How to introduce your practice to prospects

By Morningstar |  13-04-21 | 
 

It’s hard. You feel like you should respond with a title or job description. But if you say you’re a financial adviser it stops the conversation. People have presumptions. Maybe they fear you will sell them something.

More than that, it doesn’t differentiate you. You want something to highlight what sets you apart, what’s special.

When we work with financial advisers, we show them how to develop a brand framework. It becomes the basis of marketing messages moving forward. But the script is much too long for a quick introduction.

Here’s how to boil it down.

Lead with the challenge your target client faces. Start with that particular obstacle you guide clients through. And the easiest way to get there is to begin your introduction with “you know how…?”

You know how people get all excited about retirement and then suddenly get paralyzed by all the decisions they have to make?

You know how parents of a special needs child struggle not just with their family’s needs but figuring out all the government programs that are supposed to help them?

You know how successful business owners can sell the daylights out of their companies’ products but discover they don’t know how to sell their company?

Approaching your introduction this way accomplishes a couple of things. It engages the listener. It’s the beginning of a story. It sidesteps their prejudgment about what you do. Starting with the question, even a rhetorical one, can help avoid the pigeonholing that everyone does to save mental energy.

It’s also unexpected. It breaks through distractions to get the listeners attention.

Most important, it enables you to describe the outcomes you help clients achieve. It’s better than describing what you do. What you do (like writing a financial plan) only has value in the context of what it leads to (creating a future, saving taxes, solving a problem, empowering clients).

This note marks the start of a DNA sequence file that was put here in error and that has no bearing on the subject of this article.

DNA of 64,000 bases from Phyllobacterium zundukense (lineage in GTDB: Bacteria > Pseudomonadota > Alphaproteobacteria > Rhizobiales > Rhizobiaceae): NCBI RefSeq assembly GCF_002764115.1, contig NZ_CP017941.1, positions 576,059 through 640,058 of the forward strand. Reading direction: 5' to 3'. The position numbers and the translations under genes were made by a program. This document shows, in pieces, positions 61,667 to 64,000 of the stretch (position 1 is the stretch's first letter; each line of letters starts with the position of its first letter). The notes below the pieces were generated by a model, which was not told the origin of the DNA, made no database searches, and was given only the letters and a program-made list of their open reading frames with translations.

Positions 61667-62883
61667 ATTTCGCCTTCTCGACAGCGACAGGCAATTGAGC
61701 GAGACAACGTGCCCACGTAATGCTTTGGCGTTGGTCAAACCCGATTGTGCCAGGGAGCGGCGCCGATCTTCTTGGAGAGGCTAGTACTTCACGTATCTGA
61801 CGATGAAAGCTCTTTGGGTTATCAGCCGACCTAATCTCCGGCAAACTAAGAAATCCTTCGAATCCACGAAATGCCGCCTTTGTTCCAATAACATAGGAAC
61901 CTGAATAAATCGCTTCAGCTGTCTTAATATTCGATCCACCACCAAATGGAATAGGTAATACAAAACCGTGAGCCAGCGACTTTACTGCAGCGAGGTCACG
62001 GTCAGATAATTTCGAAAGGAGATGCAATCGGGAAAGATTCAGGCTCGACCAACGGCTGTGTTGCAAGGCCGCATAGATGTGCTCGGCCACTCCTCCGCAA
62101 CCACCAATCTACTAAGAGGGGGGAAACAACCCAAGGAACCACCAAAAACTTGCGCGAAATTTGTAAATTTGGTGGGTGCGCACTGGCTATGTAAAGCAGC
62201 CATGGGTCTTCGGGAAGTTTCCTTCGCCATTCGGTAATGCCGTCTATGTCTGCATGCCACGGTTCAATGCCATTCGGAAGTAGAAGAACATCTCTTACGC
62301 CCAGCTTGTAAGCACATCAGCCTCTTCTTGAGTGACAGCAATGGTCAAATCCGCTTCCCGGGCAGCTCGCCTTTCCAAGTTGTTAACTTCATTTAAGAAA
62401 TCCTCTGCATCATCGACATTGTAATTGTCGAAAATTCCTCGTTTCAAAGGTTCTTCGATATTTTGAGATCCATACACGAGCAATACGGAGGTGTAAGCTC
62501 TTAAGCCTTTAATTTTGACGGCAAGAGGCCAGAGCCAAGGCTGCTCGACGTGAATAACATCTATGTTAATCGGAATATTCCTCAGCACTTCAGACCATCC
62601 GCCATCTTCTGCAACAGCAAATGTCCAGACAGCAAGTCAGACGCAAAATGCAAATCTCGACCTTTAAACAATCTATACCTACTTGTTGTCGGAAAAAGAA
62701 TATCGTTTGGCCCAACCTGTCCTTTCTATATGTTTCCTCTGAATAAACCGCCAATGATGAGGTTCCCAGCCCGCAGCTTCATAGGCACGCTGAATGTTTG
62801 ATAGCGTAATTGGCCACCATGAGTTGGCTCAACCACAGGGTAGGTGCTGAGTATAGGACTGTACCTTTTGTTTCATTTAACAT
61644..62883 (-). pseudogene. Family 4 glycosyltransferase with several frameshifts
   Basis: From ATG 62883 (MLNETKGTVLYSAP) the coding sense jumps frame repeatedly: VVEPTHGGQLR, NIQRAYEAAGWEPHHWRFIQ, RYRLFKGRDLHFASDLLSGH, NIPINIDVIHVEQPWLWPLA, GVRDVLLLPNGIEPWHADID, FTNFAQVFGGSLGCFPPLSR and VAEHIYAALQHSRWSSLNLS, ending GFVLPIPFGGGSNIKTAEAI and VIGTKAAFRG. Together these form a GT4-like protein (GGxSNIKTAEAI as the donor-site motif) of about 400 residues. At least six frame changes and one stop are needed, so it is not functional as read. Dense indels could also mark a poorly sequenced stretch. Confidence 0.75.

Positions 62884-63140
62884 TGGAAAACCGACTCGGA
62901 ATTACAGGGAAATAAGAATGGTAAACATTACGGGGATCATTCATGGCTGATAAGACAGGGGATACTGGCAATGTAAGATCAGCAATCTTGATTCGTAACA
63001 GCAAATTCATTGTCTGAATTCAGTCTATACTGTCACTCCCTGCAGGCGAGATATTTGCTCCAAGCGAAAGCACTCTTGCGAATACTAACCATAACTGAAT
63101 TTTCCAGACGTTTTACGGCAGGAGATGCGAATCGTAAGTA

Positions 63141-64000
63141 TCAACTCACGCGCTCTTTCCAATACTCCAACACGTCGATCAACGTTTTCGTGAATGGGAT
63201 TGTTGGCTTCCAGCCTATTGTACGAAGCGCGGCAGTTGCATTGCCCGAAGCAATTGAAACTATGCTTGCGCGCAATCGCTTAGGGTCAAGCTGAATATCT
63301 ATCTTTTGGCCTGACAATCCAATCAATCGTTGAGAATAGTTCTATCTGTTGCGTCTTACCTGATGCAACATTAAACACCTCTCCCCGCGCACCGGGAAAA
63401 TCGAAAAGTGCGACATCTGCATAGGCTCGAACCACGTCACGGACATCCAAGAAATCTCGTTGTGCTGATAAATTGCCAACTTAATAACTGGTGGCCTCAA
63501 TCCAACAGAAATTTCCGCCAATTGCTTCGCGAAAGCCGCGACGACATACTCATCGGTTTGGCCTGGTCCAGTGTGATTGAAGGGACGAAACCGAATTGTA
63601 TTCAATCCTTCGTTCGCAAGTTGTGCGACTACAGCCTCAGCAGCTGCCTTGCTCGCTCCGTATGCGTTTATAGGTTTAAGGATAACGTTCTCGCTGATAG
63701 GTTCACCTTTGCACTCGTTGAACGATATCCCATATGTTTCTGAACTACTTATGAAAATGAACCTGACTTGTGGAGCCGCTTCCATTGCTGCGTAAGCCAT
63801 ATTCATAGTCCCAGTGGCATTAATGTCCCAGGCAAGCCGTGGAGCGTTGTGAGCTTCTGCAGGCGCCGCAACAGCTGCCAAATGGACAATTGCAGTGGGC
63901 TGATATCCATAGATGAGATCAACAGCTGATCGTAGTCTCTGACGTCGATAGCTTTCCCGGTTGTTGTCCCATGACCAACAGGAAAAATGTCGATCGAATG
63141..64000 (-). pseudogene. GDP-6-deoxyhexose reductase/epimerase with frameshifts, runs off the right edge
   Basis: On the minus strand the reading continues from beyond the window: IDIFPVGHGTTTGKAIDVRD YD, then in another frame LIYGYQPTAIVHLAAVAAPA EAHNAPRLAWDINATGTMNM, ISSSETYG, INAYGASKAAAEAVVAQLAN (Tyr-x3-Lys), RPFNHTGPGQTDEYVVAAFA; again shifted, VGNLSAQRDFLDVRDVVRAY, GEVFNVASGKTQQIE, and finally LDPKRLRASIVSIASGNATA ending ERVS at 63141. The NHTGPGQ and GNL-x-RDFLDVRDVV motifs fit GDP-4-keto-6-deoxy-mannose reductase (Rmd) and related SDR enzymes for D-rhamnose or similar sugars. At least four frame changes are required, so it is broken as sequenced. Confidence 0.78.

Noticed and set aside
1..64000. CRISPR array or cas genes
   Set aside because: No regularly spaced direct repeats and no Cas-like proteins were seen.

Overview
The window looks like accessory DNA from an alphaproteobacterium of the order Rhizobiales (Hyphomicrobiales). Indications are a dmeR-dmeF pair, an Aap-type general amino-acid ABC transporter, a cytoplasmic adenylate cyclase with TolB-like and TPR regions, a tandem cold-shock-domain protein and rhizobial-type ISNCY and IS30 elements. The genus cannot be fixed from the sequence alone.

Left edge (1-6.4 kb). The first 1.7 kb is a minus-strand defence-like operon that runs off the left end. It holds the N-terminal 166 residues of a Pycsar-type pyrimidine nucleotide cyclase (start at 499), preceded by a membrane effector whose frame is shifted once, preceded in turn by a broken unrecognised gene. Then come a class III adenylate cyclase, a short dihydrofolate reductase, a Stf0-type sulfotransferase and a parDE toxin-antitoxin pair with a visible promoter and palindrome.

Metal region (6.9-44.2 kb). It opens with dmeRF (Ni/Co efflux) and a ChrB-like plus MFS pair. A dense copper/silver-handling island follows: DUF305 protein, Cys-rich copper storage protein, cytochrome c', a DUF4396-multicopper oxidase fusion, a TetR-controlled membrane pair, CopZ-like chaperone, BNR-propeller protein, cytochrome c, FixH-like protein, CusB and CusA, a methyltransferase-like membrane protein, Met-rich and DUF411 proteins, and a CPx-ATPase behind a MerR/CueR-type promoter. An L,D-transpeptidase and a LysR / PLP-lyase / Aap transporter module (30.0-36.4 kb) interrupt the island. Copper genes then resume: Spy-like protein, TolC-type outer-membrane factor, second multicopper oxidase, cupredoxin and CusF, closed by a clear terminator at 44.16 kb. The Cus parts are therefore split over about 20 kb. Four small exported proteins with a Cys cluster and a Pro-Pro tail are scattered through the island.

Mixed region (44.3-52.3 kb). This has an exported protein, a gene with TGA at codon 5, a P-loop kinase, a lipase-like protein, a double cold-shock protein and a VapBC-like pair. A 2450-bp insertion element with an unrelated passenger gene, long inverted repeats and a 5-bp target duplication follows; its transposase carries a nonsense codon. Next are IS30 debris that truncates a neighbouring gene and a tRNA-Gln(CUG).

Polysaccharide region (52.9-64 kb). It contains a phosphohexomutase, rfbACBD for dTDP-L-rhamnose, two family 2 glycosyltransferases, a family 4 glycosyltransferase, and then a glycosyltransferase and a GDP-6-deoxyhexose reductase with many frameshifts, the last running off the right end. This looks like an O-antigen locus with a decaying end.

Rather than talk about the activities you do day-to-day, talk about overcoming your client’s challenge to create an outcome – which challenges you know how to navigate and what outcomes you help produce set you apart.

Best of all, you don’t even need to describe the outcome. When you communicate how well you understand the challenge, you establish credibility. When people ask what you do, point to the problem as your work.

You know how people get all excited about retirement and then suddenly it paralyzed by all the decisions they have to make? I help them make the right choices.

You have parents of a special needs child struggle not just with their family’s needs but figuring out all the government programs that are supposed to help them? I help them get as much as they can qualify for.

You know how successful business owners can sell the daylights out of their companies’ products but discover they don’t know how to sell their company? I show them how.

You know how people who can explain what they do in a really interesting way seem to get into conversations easily? This is how they do it.

This post by Stephen Wershing originally appeared on The Client Driven Practice.

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